Saturday, 23 March 2019
…esteeming the reproach of Christ greater riches than the treasures in Egypt; for he looked to the reward. Hebrews 11:26
The author now builds upon the previous words concerning Moses’ refusal to be called the son of Pharaoh’s daughter. Taking this verse with the previous verse, and with that thought in mind, it says –
“choosing rather to suffer affliction with the people of God than to enjoy the passing pleasures of sin, 26 esteeming the reproach of Christ greater riches than the treasures in Egypt; for he looked to the reward.”
In this verse, the author notes Moses’ “esteeming the reproach of Christ.” There are several major views on what this means. The first is that Moses understood that the promise of restoration made in Genesis 3:15 was to come through the Hebrew people. With this knowledge, he chose to suffer affliction with them, esteeming the reproach of Christ.
Another view is that he simply suffered the types of sufferings that Christ suffered. In this, he would be a picture of Christ to come, but without any purposeful intent on his part.
A third option is that the author of Hebrews is using this wording in relation to the general sufferings that were expected in the course of exercising one’s faith. As Christ is the epitome of any such example, the term, “the reproach of Christ,” is simply an idiomatic expression which conveys the meaning for any and all who suffer because of their faith.
The only option which matches the intent of the passage is the first. Moses “refused to be called the son of Pharaoh’s daughter, choosing rather to suffer affliction.” The author has selected words which demonstrate that Moses made intentional choices with an end view in mind. It was because of who the Hebrew people were, and his understanding of their role, that he willingly made his choice. This is made clear in Exodus 2:11 where it says, “And he saw an Egyptian beating a Hebrew, one of his brethren.”
In his response to this, he killed the Egyptian, rejecting his adopted status because he esteemed “the reproach of Christ greater riches than the treasures in Egypt.” As an adopted Egyptian, he could have joined in pounding on the Hebrew, laughing it off as an exercise in fun, and then gone home to his treasures. But, in having known about the promise, he looked forward to the promise instead.
This is all the more certain, because the Greek includes an article which is unfortunately disregarded by both the KJV and the NKJV. It does not say, “the reproach of Christ,” but rather, “the reproach of the Christ.” It is not a general statement concerning a shadowy representation of Moses and Jesus, but a definite anticipation of the Christ to come. Moses knew Christ was promised, he looked forward to that promise, and instead of being content with the earthly treasures he already possessed, “he looked to the reward.”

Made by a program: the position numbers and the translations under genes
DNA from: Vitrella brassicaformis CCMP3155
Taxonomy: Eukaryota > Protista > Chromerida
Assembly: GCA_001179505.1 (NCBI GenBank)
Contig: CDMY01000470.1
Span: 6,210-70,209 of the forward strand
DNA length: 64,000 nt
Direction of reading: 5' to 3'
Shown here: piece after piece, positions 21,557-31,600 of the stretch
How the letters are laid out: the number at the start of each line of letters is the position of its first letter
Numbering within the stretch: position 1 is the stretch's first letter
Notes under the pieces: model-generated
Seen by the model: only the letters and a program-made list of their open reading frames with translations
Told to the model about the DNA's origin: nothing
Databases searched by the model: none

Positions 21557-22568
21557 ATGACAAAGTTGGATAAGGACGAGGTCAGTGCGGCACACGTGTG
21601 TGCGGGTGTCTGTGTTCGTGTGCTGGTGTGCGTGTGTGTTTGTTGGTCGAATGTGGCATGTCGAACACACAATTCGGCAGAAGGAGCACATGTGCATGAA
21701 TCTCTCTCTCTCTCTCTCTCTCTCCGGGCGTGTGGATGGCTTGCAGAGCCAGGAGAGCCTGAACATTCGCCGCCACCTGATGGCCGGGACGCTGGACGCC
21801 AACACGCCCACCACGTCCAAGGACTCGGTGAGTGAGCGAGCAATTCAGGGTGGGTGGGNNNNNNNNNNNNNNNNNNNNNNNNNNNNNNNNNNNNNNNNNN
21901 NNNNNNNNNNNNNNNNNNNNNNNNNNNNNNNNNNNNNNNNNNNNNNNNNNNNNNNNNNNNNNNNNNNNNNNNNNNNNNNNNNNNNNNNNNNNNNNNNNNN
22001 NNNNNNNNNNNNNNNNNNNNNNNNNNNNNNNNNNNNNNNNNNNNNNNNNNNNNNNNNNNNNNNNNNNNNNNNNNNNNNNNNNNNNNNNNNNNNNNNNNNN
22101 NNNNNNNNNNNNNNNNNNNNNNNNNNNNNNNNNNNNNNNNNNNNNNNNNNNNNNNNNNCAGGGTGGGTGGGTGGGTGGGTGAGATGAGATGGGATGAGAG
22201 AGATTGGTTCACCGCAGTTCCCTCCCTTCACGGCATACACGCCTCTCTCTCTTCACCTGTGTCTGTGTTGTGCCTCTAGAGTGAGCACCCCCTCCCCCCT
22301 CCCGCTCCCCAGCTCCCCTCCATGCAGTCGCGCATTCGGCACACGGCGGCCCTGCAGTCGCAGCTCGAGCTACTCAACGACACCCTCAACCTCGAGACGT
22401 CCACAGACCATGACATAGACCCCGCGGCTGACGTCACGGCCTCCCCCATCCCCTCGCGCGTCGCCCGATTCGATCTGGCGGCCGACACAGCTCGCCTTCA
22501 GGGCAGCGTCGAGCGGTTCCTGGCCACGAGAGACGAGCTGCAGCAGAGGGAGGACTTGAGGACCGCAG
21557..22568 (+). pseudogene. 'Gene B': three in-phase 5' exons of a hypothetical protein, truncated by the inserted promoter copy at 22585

Moses understood that the anticipation of Messiah was man’s highest goal. Nothing else in this life compares to what is anticipated in the promise of Messiah. It must be so because the promise was made at the very fall of man. If a promise has been made for something, until the promise is fulfilled, it is the highest anticipation of anything which comes in that same category.
For example, if one enjoys soda and is given all of the types of soda on earth to drink, and he is given a promise of the best soda coming at some future point, then that is the highest anticipation. All the other sodas will be enjoyed only with a view to the best which is yet to come, because they cannot compare to the promised beverage of delight.
In the promise of Messiah, coming right at the fall of man, it is thus implicitly a promise which exceeds anything since the fall of man. In His coming is the promise of all things better than that which exists prior to His coming. And in His coming, the highest benefits of all will be realized. Moses “looked to the reward” of Messiah, and he forsook the temporary, earthly, and wholly deficient treasures which could never satisfy.
Life application: What are you willing to give up for Christ? What challenge is too great? What loss is unacceptable? Jesus said it as clearly as is possible –
“For what profit is it to a man if he gains the whole world, and loses his own soul? Or what will a man give in exchange for his soul?” Matthew 16:26
Outside of Christ, there is no other ticket, no other avenue, no other payment for the soul. Moses, although not fully understanding the mystery of Christ, knew enough to accept disgrace for His sake. He knew there was a reward for his faith and his faithfulness. And so he stepped away from the riches of Egypt, which are no riches at all, and into the true wealth of his Creator.
If you have accepted Christ, what are you willing to give up that He may be glorified? People are dying in foreign lands without ever hearing of Jesus. A thousand languages on earth still don’t have a single verse of Scripture in their own language. People are walking by churches without ever being invited in to hear the good news. When you go out today, think on the “walking dead” you encounter and have compassion. Eternity is a long time. The soul without Christ is an unimaginable horror. In all you do, leave the comfort of your riches and look forward to the life which is truly life. As Paul so beautifully said it –
“But what things were gain to me, these I have counted loss for Christ. 8 Yet indeed I also count all things loss for the excellence of the knowledge of Christ Jesus my Lord, for whom I have suffered the loss of all things, and count them as rubbish, that I may gain Christ…” Philippines 3:7, 8
Jesus, You have given us the examples of faith which are pleasing to You. Included in these is that of Moses. He walked away from the greatest wealth the world had to offer. But that was no wealth at all compared to the surpassing wealth of sharing in You. May we be so moved to follow You wherever we are led! Amen.